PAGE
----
Previously known as Rift Valley Institute of Science and Technology (RVIST), RVNP was one of the 13 Technical and Vocational Colleges elevated to National Polytechnic status to enhance access to higher education.

The resolution followed a Cabinet meeting held last month at the Kakamega State Lodge and chaired by President William Ruto.

“The action by Cabinet is pursuant to the principles set out in Sessional Paper No. 1 of 2005: A Framework for Education, Training, and Research, which establishes a pathway for upward mobility of Technical and Vocational Education and Training (TVET) graduates,” a dispatch released after the meeting read in part.

The policy framework requires that at least one National Polytechnic is established in each county and a TVET institution in every constituency.

The elevated institutions also include Maasai Technical Training Institute, Kiambu Institute of Science and Technology Coast Institute of Technology, Tseikuru Technical and Training College, and Sang’alo Institute of Science and Technology.

Others are Bureti Technical Vocational College, Jeremiah Nyagah Technical Training Institute, Mawego Technical Training Institute, and Baringo Technical Training Institute.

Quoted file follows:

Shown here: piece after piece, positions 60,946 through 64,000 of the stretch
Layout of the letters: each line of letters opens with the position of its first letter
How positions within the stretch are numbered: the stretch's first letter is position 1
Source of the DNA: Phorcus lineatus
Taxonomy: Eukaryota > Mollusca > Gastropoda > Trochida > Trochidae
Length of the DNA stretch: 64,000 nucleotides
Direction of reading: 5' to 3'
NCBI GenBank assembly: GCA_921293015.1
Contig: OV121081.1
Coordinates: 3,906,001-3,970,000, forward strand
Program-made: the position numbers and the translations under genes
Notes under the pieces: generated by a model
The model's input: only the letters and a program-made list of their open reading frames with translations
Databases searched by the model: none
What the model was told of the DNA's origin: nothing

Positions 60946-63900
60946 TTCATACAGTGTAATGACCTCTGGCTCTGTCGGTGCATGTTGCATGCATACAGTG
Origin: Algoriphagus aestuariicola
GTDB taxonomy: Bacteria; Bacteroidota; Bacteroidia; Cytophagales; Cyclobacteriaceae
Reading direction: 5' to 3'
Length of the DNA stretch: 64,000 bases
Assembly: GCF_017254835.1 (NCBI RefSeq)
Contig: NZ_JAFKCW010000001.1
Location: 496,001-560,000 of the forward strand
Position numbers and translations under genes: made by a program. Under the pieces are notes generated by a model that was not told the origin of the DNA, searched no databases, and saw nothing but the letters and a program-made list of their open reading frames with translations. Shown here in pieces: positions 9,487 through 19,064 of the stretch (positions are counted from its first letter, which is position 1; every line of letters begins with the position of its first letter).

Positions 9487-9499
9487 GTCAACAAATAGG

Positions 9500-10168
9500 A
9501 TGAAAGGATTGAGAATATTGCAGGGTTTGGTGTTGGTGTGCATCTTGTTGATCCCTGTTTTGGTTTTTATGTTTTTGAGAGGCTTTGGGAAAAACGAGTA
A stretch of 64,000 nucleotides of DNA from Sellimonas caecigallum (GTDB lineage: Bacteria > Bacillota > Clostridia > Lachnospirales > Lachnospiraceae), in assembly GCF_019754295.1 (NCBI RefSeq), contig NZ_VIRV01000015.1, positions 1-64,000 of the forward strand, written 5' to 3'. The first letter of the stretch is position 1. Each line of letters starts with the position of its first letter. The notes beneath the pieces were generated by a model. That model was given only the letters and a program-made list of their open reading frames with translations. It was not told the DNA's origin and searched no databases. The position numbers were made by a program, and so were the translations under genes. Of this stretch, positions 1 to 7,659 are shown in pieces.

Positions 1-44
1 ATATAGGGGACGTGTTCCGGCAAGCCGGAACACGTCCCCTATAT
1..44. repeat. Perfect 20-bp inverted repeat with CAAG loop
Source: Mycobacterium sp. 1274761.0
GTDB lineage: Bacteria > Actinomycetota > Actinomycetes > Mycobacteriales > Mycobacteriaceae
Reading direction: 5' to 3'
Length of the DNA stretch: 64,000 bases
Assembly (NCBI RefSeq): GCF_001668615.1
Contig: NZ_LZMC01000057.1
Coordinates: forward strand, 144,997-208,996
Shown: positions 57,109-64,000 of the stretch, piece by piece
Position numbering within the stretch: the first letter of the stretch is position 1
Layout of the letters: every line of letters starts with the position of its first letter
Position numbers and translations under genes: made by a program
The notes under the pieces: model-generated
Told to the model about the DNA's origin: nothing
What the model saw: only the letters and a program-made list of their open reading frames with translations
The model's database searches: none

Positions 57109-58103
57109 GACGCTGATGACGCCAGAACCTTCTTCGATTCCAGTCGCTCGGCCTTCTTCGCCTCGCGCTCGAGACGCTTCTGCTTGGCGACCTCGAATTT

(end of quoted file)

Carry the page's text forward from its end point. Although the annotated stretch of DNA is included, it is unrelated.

Mr Chemoiwo observed that the National Government had rolled out new technical and vocational courses as it began to implement the Competence-Based Education and Training (CBET) policy framework aimed at delivering industry-responsive skills.

He stated that the world over the labour market was transiting from theoretical expertise to practical-based skills adding that a growing number of Kenyans with good academic qualifications were unemployed because of a mismatch of skills and career choices.

Mr Chemoiwo said as the world moves to the industrial and technological revolution, the National Polytechnic will retool its curriculum to align with the current and future industrial needs.

He stated that reengineering training would provide trainers and trainees with the in-demand skills needed by employers to thrive in their businesses.

“The rapid change in technology and industrial revolution requires us to retool, rescale, remodify our training to be able to meet the demand of the required skills in the industry,” he added.

According to Mr Chemoiwo, the new skills set for the future world of work can be identified through research and analysis of trends in skills requirements adding that RVNP will retool its curriculum to reflect the needs of the market.